Current Projects

The following are the active Pre-farm Gate Innovation projects that Gardiner Dairy Foundation is currently funding. These projects include ImProving Herds, Taking Stock and Feeding Pastures for ProfitsInvestment in Feedbase and Social Sustainability in Dairying Communities 

ImProving Herds

Recipient Department of Economic Development, Jobs, Transport & Resources

Lead Professor Ben Hayes

Partner organisations Dairy AustraliaAustralian Dairy Herd Improvement SchemeNational Herd Improvement AssociationHolstein AustraliaFrench National Institute for Agricultural Research and the Scottish Rural College.

ImProving Herds is the Gardiner Dairy Foundation’s flagship investment project into animal performance. In line with the national RD&E framework, ‘Dairy Moving Forward’ – this project is focused on Animal Performance and aims to improve rates of genetic gain by demonstrating the value of genetics and herd improvement.

Genetic improvement is a major driver of profit and productivity in the Australian dairy industry. Demonstrating that herd improvement, including genetic improvement and herd testing, improved profit was a key goal recognised by the Herd Improvement Strategy 2020.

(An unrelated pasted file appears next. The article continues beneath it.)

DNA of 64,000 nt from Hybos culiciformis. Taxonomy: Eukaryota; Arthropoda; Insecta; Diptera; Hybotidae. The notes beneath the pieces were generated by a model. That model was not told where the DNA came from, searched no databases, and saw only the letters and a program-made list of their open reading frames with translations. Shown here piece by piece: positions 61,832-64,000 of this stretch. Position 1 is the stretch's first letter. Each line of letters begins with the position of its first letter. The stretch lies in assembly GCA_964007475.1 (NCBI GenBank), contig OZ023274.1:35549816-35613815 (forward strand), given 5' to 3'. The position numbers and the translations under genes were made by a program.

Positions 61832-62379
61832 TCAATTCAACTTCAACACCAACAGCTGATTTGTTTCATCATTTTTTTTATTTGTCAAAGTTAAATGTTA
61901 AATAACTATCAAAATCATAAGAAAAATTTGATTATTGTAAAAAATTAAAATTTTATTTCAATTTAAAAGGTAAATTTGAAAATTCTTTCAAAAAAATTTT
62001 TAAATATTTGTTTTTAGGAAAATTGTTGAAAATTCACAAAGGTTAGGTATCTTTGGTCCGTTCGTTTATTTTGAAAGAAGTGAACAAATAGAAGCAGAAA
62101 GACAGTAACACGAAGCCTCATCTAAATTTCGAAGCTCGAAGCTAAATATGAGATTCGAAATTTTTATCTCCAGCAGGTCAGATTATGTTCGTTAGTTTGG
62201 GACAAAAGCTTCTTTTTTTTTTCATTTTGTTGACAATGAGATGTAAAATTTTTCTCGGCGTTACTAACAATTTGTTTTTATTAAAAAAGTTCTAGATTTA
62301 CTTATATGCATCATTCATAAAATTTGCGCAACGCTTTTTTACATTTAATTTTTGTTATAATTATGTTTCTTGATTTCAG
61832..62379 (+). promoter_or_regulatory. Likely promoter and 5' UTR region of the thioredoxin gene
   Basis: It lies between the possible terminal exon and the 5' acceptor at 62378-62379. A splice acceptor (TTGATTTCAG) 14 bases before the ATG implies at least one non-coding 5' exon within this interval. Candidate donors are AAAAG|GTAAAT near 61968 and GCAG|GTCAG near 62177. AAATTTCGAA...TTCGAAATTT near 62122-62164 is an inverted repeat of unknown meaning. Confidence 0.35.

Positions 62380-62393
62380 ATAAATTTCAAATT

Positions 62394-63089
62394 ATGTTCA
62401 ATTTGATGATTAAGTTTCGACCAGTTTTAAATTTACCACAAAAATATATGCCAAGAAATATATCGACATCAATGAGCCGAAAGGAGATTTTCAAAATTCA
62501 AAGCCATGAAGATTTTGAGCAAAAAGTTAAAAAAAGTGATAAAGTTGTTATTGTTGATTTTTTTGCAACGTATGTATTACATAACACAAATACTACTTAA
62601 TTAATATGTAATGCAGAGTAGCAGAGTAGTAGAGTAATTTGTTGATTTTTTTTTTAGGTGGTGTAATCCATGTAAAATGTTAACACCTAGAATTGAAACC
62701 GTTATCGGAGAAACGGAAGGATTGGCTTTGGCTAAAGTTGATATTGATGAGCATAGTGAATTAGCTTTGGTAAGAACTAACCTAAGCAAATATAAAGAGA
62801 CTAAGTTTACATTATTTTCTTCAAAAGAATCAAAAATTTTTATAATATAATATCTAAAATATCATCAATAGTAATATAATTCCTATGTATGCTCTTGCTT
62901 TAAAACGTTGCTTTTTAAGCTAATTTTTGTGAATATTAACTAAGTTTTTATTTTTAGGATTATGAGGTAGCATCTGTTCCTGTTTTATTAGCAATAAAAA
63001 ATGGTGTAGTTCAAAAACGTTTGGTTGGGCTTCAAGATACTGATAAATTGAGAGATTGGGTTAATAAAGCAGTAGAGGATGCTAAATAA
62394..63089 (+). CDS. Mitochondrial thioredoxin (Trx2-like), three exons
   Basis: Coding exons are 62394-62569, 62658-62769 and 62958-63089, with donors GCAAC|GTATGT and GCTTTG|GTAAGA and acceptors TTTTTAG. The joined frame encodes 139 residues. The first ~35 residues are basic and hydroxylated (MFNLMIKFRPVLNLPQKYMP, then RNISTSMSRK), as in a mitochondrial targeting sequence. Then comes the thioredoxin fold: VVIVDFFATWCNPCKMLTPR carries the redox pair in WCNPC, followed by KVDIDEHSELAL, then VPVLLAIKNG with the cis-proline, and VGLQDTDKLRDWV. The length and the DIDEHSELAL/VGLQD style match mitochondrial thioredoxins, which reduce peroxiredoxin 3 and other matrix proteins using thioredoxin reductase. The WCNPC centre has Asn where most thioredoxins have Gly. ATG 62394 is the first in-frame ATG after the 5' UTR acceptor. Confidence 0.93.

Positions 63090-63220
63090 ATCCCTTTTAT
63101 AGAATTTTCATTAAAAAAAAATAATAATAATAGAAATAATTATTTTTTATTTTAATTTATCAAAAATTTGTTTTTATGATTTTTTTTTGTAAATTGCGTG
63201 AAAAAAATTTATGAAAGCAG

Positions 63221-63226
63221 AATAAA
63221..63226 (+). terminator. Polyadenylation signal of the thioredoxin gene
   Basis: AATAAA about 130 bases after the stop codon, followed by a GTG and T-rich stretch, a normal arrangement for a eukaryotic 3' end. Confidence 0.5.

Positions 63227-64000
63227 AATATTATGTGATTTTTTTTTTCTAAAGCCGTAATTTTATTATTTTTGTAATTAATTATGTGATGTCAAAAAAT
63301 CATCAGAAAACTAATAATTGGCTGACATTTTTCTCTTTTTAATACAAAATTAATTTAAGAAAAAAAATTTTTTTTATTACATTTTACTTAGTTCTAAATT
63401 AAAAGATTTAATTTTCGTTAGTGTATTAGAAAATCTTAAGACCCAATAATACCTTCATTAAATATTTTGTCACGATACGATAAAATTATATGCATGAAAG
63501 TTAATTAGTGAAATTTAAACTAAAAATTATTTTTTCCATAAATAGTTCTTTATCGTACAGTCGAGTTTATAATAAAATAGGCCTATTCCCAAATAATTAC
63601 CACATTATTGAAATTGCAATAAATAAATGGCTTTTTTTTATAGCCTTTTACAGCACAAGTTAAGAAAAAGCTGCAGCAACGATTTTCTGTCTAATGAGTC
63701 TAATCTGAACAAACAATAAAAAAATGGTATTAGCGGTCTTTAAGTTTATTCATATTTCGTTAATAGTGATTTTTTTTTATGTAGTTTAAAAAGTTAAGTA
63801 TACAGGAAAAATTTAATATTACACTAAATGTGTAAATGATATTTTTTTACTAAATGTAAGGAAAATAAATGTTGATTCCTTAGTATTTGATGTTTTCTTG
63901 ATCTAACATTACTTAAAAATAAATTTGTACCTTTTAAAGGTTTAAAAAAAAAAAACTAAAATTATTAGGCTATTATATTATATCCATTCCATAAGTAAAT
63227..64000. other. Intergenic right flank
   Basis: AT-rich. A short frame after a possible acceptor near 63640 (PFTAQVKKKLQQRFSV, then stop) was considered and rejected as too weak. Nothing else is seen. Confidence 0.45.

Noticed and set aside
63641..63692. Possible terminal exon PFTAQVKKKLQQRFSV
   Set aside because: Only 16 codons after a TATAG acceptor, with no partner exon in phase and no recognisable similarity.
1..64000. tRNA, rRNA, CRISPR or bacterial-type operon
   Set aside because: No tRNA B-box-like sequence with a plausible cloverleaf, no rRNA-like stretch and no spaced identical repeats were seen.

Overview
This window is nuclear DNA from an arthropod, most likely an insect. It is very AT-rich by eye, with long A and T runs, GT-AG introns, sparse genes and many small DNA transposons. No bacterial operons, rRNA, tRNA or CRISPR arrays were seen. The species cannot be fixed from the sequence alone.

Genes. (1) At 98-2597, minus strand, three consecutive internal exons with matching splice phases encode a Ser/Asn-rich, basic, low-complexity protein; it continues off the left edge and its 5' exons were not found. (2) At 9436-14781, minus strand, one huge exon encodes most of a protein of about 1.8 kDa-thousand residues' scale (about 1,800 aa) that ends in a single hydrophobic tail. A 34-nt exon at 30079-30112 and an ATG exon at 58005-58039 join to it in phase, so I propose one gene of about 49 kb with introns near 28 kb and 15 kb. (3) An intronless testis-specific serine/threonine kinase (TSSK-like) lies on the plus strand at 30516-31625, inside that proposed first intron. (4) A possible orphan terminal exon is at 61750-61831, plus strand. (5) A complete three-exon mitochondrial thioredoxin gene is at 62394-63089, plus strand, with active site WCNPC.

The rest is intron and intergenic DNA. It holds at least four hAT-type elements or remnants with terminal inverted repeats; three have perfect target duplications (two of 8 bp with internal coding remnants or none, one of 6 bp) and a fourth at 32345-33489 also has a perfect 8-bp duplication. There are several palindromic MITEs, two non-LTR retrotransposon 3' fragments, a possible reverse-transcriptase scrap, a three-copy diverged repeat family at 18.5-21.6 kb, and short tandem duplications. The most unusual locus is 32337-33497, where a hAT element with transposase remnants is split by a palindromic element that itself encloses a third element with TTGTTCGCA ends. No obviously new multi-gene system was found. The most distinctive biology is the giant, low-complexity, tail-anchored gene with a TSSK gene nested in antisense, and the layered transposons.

The project aims to demonstrate that making profitable herd decisions can be easy for farmers and advisors by testing the economic efficacy of tools and systems that reduce complex science into simple, data driven practice. Using dairy farm monitor methodology, the relationship between genetic merit – as measured by the ADHIS indices – and profit will be tested on 25 herds. The results will then be communicated back to farmers and advisors through extension activities.

Best practise extension will be a key part of the project. It will use ‘innovation networks’ among farmers, consultants, milk processors, the financial sector, researchers and other service providers within the project. It is anticipated that the project will generate a sense of excitement and respect for genetic improvement which could add an extra $66 m to farmer profit over 20 years.

For more information: ImProving Herds Fact sheet, Media Release - project launch, ImProving Herds - project update

Taking Stock and Feeding Pastures for Profit